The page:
Public perception of drugged driving skewed

WASHINGTON — Public perception about drugged driving isn’t keeping pace with the growing number of states legalizing marijuana. AAA Mid-Atlantic believes too many people fail to respect the gravity and potential danger of drugged driving.

“Eighty-five percent of the people we surveyed think it’s less of a problem than drunk driving,” says John B. Townsend II of AAA Mid-Atlantic referring to new research from the AAA Foundation for Traffic Safety.

Drunk driving is responsible for 20 percent of fatal crashes says Townsend says. Driving under the influence of drugs such as pot, illegal narcotics and prescriptions is attributed to 15 to 20 percent of fatal crashes.

“From a traffic safety standpoint, impaired is impaired. And we’re backed by the science,” Townsend notes.

Townsend says drivers need to be better educated about the dangers of drugged driving.

Exactly how much alcohol it takes to impair someone’s driving is well documented. But as more states legalize marijuana there’s no uniform standard detailing levels of impairment from other cannabis products ingested various ways.

More than half of American drivers aren’t aware of how pot laws apply to drivers in their states according to the AAA Foundation for Traffic Safety. AAA says 16 states forbid any level of prohibited drugs to be in a driver’s system, while five have specific limits for marijuana.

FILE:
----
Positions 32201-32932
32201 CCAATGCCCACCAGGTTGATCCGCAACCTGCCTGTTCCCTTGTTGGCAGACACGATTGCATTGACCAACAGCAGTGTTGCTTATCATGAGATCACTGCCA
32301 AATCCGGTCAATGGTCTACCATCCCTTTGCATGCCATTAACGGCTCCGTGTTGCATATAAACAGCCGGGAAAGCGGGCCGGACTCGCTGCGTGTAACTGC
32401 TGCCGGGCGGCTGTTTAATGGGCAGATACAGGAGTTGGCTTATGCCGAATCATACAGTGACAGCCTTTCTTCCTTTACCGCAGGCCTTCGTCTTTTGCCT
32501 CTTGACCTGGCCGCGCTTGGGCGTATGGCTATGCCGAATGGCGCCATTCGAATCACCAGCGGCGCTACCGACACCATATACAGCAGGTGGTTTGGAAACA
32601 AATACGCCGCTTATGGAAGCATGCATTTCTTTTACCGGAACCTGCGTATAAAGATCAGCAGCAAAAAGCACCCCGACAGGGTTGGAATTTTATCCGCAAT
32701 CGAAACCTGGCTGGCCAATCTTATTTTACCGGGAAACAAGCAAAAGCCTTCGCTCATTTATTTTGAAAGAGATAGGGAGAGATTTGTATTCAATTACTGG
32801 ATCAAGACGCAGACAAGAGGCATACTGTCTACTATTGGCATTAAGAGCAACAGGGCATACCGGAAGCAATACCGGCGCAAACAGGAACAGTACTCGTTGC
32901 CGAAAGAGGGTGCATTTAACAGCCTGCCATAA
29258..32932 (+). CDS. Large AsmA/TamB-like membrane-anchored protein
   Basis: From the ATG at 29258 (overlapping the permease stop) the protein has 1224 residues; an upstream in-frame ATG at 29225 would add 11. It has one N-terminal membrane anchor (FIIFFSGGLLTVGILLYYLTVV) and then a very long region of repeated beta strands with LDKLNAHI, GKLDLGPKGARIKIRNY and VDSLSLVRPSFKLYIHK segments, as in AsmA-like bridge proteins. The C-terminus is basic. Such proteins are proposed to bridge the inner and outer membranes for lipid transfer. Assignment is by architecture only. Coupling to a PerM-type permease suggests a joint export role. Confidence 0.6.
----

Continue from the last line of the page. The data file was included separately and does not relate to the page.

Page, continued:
In November 2014 District of Columbia voters passed  Initiative 71 to legalize possession of marijuana for personal use although it could eventually be nullified by the U.S. Congress. Maryland decriminalized pot Oct. 2014.

In D.C. and Maryland driving under the influence of marijuana remains illegal and is prosecuted as a   dangerous crime.

Drivers can evaluate the potential danger of driving under the influence of specific prescription and over-the-counter drugs by clicking here.

Follow @WTOP on Twitter and WTOP on Facebook.

Kristi King

Kristi King is a veteran reporter who has been working in the WTOP newsroom since 1990. She covers everything from breaking news to consumer concerns and the latest medical developments.

More from WTOP

Log in to your WTOP account for notifications and alerts customized for you.

Sign up